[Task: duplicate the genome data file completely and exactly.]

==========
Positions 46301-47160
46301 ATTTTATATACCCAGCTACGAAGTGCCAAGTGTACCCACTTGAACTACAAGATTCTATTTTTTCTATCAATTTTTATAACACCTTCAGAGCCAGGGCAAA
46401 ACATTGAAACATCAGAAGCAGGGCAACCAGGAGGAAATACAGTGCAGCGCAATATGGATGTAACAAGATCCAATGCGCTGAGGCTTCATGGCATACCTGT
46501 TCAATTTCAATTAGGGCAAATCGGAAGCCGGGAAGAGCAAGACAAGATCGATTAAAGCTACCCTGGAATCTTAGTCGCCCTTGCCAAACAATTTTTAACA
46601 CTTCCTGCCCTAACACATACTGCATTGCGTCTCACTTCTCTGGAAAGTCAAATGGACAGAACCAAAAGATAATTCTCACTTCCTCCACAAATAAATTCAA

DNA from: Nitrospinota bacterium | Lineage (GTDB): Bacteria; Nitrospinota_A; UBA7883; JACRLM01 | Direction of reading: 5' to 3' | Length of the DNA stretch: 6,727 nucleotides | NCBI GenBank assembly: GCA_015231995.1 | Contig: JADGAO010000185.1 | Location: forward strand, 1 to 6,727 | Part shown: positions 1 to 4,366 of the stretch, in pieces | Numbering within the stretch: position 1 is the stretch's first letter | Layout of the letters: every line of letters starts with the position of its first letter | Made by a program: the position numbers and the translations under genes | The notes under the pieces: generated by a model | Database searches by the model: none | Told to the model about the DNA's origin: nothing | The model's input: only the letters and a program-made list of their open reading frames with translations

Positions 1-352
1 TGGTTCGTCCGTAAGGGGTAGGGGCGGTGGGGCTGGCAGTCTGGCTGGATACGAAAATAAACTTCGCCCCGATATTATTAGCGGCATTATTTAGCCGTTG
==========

Positions 46301-47160
46301 ATTTTATATACCCAGCTACGAAGTGCCAAGTGTACCCACTTGAACTACAAGATTCTATTTTTTCTATCAATTTTTATAACACCTTCAGAGCCAGGGCAAA
46401 ACATTGAAACATCAGAAGCAGGGCAACCAGGAGGAAATACAGTGCAGCGCAATATGGATGTAACAAGATCCAATGCGCTGAGGCTTCATGGCATACCTGT
46501 TCAATTTCAATTAGGGCAAATCGGAAGCCGGGAAGAGCAAGACAAGATCGATTAAAGCTACCCTGGAATCTTAGTCGCCCTTGCCAAACAATTTTTAACA
46601 CTTCCTGCCCTAACACATACTGCATTGCGTCTCACTTCTCTGGAAAGTCAAATGGACAGAACCAAAAGATAATTCTCACTTCCTCCACAAATAAATTCAA

DNA from: Nitrospinota bacterium | Lineage (GTDB): Bacteria; Nitrospinota_A; UBA7883; JACRLM01 | Direction of reading: 5' to 3' | Length of the DNA stretch: 6,727 nucleotides | NCBI GenBank assembly: GCA_015231995.1 | Contig: JADGAO010000185.1 | Location: forward strand, 1 to 6,727 | Part shown: positions 1 to 4,366 of the stretch, in pieces | Numbering within the stretch: position 1 is the stretch's first letter | Layout of the letters: every line of letters starts with the position of its first letter | Made by a program: the position numbers and the translations under genes | The notes under the pieces: generated by a model | Database searches by the model: none | Told to the model about the DNA's origin: nothing | The model's input: only the letters and a program-made list of their open reading frames with translations

Positions 1-352
1 TGGTTCGTCCGTAAGGGGTAGGGGCGGTGGGGCTGGCAGTCTGGCTGGATACGAAAATAAACTTCGCCCCGATATTATTAGCGGCATTATTTAGCCGTTG